Like all lists of this sort the rankings are not definitive, and the list should primarily serve as food for thought and a topic for entertaining discussion. In thrusting myself into that discussion I want to provide a few of my own takeaways from the list.
1.The ranking offers few surprises, containing a list of traditional composers and symphonies. Beethoven leads the pack with five symphonies, followed by Brahms (four), Mahler (three), Bruckner (two), Mozart (two), Berlioz (one), Shostakovich (one), Sibelius (one), and Tchaikovsky (one). (Note that Brahms is the only composer on the list to bat a thousand — all four of his symphonies made the list.)
2. When I first heard about the project, I assumed Beethoven’s Ninth would earn the top spot on the list. I will say, however, that I am thrilled that Beethoven’s Third was chosen the “world’s greatest symphony.” I have taught classes deconstructing both the Third and the Ninth and find that I need much more time to explain what happens in the Third, a symphony that contains an abundance of musical content to analyze. It's a symphony that takes listeners on a journey through a complicated musical narrative that never fails to prompt great discussions after it is over. The first movement provides a roller coaster of edge-of-your-seat excitement, and the almost comic anarchy of the final movement gives listeners plenty to think about. The symphony’s message is esoteric and ambiguous, and it's difficult to imagine that someone would hear Beethoven's Third without wanting to hear it again and again and again.
3. I find personal validation in Mahler holding three spots in the top ten, beating out Beethoven and Brahms who each have two. For several years I’ve been tooting Mahler’s magic horn (!) in my music history classes, and now I have a list from BBC Music to validate my passion. I also love that Mahler’s Ninth is so high on the list, although I am not surprised. Mahler's Ninth juggles a variety of ideas and emotions that in the end become achingly silent. All music eventually goes silent, but only Mahler has ever connected music to silence so elegantly. For me, the end of Mahler’s Ninth sparks the sort of transcendent soul searching that can only come from music.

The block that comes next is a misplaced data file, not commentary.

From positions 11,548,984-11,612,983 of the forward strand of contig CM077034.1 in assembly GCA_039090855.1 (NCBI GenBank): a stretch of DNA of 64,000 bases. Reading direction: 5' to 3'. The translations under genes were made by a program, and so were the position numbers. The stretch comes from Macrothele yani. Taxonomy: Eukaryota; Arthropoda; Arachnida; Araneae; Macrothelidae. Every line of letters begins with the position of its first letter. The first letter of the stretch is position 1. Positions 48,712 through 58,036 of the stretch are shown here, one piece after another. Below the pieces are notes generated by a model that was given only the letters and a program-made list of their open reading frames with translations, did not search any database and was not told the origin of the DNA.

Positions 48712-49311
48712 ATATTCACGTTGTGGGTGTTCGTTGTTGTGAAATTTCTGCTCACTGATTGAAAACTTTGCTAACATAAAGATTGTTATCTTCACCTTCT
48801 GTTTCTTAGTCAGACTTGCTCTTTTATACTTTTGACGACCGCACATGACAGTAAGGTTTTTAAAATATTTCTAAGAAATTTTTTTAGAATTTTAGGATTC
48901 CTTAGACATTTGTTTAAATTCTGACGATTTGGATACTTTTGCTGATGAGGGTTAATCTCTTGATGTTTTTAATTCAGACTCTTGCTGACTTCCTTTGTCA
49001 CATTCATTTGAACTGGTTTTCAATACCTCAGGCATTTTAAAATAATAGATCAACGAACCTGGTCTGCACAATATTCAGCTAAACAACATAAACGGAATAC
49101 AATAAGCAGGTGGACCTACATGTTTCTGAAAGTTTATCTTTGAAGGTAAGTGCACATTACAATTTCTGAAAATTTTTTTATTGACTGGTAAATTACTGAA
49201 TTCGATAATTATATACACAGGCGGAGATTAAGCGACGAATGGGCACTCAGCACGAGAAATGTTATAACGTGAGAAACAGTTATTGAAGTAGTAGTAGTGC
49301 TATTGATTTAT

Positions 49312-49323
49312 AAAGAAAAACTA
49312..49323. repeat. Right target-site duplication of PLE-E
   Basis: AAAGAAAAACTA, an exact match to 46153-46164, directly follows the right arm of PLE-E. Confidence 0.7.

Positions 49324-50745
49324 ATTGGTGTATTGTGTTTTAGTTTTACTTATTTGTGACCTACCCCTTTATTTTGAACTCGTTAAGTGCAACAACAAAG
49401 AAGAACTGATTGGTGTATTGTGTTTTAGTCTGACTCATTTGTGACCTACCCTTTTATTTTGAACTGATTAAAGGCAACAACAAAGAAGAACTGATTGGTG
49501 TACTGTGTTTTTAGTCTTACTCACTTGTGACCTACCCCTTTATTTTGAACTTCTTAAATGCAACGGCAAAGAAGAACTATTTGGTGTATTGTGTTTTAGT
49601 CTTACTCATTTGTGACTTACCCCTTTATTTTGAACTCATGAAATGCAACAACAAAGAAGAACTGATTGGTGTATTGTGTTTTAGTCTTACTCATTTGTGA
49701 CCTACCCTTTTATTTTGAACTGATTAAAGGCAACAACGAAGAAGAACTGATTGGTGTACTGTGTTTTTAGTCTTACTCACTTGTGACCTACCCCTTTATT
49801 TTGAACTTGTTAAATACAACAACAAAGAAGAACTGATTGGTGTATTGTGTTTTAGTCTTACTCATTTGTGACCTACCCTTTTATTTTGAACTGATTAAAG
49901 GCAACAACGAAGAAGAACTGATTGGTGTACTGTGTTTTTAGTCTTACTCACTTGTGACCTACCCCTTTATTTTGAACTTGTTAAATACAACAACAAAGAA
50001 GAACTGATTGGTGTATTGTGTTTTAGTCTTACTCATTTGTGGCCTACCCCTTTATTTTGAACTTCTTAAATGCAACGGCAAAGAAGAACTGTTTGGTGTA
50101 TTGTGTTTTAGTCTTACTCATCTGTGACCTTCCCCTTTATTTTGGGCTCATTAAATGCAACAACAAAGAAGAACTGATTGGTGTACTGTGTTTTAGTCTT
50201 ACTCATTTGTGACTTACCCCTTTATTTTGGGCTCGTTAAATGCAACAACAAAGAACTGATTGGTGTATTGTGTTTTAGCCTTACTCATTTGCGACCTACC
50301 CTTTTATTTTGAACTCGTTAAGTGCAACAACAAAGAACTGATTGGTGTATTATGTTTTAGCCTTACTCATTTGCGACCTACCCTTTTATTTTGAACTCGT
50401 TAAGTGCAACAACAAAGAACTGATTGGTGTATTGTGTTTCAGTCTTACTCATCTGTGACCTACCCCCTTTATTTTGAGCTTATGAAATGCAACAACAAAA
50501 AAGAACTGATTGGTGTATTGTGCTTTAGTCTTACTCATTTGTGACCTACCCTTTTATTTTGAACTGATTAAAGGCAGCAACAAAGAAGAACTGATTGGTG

4. Although I have no significant complaints about the ranking, I would like to provide some of my own honorable mentions: composers and works that I would not have been surprised to see on the list. I have decided to avoid listing additional works by the composers who already made the list.
Kirill Petrenko, a 46-year-old Russian-Austrian conductor is currently scheduled to become principal conductor of the Berlin Philharmonic, one of the world's great orchestras, in 2019. Petrenko will replace Sir Simon Rattle, who has served as principal conductor of the Berlin Philharmonic since 2002.
Here's a video of Petrenko conducting an excerpt from The Poem of Ecstasy by Alexander Scriabin.
Kirill Petrenko conducting the Berlin Philharmonic in 2012
Here it is, a performance of Beethoven’s “Ode to Joy” with a choir of 10,000. (That’s not a typo.)
According to CBS News, the Japanese affection for Beethoven’s Ninth began during World War I when German POWs performed it for the first time in Japan. The piece then evolved into an end-of-year tradition for the Japanese. What I’ve posted below is a performance from December 2011 when the Japanese were recovering from the earthquakes and tsunami that had hit their nation nine months earlier. My recommendation: Jump forward to about 6:30 and crank up the volume.
"If you want to end war and stuff you gotta sing loud.” – Arlo Guthrie